Continue reading "The Emperor's Blades by Brian Staveley" »


Extended Memory: Where In The World Is Carmen Sandiego?

Mexico city

Game: Where In The World Is Carmen Sandiego - Enhanced (1989)
Developer: Brøderbund Software, Inc.
Original platform: DOS

I know this is not the intended lesson of Carmen Sandiego, but god help me, I’m considering a life of crime.

Continue reading "Extended Memory: Where In The World Is Carmen Sandiego?" »


John Wordsworth on "How the Zombie Ate the Cowboy"

Screenshot 2015-07-06 15.58.24

People have been predicting the comeback of the Western for years.

There have been some notable hits on both the big and small screen: Django Unchained, HBO's Deadwood, and the True Grit remake, among others. While the pulp Western novel is buried in a dusty hilltop cemetery in Wyoming, there have been some excellent more literary takes on the genre, including Philipp Meyer's The Son and, going further back, Larry McMurtry's Lonesome Dove series. You also can't ignore the impact of the massively popular game Red Dead Redemption. But somehow this trickle of new Westerns has never become anything more than that.

My theory is that, in fact, the Western is back ... but as the Zombie genre. (ZomGen? Zomre?)

Continue reading "John Wordsworth on "How the Zombie Ate the Cowboy"" »


When Red Sonja met her match(ish)

Screenshot 2015-07-13 07.12.29

Look, it's a comic with a Robert E Howard fantasy character in it - surely the perfect storm of Pornokitsch interests. Red Sonja #10 is the specific issue that the One Comic team decided to check out, at Jared's suggestion, and an interesting read it turned out to be.

To everyone's surprise, despite some of the covers and the character's reputation, this isn't the exploitative boobs'n'swordplay production it could have been. How did it achieve that? Listen and find out.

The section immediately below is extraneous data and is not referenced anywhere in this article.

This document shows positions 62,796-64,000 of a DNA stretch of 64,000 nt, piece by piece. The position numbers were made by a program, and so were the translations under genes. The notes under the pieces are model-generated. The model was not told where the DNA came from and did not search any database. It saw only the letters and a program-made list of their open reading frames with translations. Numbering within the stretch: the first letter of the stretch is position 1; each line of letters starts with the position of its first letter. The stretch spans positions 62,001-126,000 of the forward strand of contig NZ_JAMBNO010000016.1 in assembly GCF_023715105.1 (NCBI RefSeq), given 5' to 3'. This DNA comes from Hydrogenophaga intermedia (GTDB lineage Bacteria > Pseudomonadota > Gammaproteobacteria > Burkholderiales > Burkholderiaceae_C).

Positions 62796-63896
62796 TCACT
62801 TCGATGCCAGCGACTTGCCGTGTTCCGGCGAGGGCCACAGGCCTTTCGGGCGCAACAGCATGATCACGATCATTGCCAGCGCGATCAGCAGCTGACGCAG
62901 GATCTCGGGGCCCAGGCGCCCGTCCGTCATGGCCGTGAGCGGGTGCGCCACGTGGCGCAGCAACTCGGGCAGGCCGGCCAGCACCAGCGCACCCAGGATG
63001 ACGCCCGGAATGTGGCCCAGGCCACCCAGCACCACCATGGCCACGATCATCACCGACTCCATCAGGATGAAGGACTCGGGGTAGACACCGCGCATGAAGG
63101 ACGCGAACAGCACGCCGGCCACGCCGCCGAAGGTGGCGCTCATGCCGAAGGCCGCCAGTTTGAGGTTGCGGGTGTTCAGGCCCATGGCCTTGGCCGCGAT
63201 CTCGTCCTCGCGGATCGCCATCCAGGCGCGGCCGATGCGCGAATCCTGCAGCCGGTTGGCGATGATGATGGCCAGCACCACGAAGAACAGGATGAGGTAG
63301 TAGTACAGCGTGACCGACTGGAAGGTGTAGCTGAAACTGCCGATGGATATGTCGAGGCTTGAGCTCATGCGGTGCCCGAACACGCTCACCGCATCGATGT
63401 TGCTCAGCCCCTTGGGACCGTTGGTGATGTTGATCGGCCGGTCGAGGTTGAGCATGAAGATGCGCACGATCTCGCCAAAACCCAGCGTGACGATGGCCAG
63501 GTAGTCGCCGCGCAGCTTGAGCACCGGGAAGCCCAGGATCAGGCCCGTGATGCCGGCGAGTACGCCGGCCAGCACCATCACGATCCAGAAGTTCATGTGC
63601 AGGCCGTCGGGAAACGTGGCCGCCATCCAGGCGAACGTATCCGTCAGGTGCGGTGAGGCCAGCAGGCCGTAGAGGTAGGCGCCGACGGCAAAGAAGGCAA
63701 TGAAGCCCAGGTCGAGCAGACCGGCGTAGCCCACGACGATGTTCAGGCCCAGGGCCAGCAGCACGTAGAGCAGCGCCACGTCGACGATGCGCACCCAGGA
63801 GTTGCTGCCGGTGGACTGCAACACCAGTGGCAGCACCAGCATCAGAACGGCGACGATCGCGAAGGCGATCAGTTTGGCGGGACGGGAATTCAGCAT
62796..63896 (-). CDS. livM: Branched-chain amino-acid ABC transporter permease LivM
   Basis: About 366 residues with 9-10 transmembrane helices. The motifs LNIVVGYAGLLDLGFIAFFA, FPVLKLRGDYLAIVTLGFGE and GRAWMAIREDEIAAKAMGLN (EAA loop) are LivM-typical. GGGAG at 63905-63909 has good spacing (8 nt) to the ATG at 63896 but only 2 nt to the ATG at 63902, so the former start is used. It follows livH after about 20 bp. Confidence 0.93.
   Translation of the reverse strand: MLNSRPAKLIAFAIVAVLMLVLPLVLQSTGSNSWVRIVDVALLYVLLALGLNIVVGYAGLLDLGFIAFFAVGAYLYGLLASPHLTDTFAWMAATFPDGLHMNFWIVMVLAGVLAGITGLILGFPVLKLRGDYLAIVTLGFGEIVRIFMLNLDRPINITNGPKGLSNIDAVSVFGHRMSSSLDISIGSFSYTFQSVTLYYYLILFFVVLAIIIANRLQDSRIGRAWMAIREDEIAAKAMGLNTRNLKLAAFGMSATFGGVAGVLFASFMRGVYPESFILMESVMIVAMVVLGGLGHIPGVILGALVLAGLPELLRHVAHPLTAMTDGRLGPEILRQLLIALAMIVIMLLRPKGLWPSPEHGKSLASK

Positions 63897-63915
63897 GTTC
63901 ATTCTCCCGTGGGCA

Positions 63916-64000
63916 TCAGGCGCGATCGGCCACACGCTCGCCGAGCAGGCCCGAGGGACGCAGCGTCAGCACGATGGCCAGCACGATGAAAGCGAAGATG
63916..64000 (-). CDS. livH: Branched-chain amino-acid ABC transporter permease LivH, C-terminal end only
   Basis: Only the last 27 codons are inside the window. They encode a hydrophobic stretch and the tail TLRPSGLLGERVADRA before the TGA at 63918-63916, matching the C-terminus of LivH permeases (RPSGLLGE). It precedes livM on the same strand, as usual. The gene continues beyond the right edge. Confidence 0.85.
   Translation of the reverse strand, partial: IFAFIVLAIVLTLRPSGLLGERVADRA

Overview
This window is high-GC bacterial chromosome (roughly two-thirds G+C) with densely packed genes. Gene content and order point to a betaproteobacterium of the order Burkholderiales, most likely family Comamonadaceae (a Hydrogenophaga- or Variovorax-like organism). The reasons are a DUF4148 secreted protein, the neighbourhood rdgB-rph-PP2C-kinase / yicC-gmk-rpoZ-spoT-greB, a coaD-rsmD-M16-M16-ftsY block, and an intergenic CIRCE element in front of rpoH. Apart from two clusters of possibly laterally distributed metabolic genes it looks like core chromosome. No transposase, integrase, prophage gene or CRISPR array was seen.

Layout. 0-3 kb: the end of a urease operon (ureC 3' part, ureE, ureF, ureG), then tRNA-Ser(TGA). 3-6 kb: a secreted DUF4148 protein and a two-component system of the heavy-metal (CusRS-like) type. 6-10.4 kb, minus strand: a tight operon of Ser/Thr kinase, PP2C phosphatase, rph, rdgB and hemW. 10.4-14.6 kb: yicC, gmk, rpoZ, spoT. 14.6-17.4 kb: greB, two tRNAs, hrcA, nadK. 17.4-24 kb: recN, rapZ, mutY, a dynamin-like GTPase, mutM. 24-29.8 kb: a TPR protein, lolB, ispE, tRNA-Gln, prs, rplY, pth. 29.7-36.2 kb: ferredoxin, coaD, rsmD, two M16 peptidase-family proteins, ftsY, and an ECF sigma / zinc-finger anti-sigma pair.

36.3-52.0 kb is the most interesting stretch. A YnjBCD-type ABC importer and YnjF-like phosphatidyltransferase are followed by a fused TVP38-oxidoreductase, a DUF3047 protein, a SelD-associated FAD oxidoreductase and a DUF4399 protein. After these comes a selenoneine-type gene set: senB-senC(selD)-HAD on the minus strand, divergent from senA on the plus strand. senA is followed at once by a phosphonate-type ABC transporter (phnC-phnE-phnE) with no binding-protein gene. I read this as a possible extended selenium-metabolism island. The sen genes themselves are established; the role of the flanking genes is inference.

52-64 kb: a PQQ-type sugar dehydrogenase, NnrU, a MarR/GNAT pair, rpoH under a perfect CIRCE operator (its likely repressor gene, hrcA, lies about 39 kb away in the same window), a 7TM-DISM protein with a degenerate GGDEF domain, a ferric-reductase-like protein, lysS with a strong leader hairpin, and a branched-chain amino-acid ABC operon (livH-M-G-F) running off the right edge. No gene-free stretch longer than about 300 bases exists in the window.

You'll also hear Bex's take on the best and worst examples of comics' treatment of mental illness - the 'crazy' is strong in this medium after all. 


Weirdness Rodeo

Helen Mirren narrating Shel Silverstein's 'Where the Sidewalk Ends' for the World Cup.

How do you raise your children to appreciate video games? (via Kotaku)

We are the first generation of parents who grew up playing video games, which makes us the first moms and dads to possess the wisdom to guide our children through the world of PlayStation, Steam, Nintendo, and the like rather than the desire to merely abandon them to it. We are tasked with figuring this out for ourselves. It’s our job—our responsibility—to establish some traditions.

Continue reading "Weirdness Rodeo" »


Friday Five: 5 Contemporary Comic Book Classics

CopperheadAs Jon noted in an earlier post, the One Comic crew really enjoyed taking the piss out of the ludicrous Comixology blurb for Alan Moore's Providence #1. A very good comic, definitely. "A breathtaking masterpiece of sequential art"? That's a very tall order.

(Here's our review, by the way. Our verdict? "Dunno.")

That said, what contemporary comics are masterpieces? Classics in the making? Or just 'important'? Or, to phrase it more accurately, "Today is Friday and I really need a post, so here are five comics I've liked recently."

So let's get to it...

Copperhead (Jay Faerber / Scott Godlewski)

Summary: SPACE WEIRD WESTERN PUNK NOIR. A sheriff with a mysterious past rocks up to the backwater world that's her new home. What should be a quiet rural (SPACE-rural) posting immediately heats up with theft, murder and alien-monster attacks.

Why it might be a masterpiece of sequential art: SPACE WEIRD WESTERN PUNK NOIR. A tidy little mystery, well-integrated SF elements, excellent Western inflection, and the sort of rebellious punk atmosphere that comes from casually revisionist themes and badass art. 

Why it might not be a masterpiece of sequential art: SPACE WEIRD WESTERN PUNK NOIR. It is, you know, what it is. Firmly encamped in genre traditions, and happily bouncing around inside the boundaries of (multiple) genres.

Breathtakingness: A light gasp of elation.

Continue reading "Friday Five: 5 Contemporary Comic Book Classics" »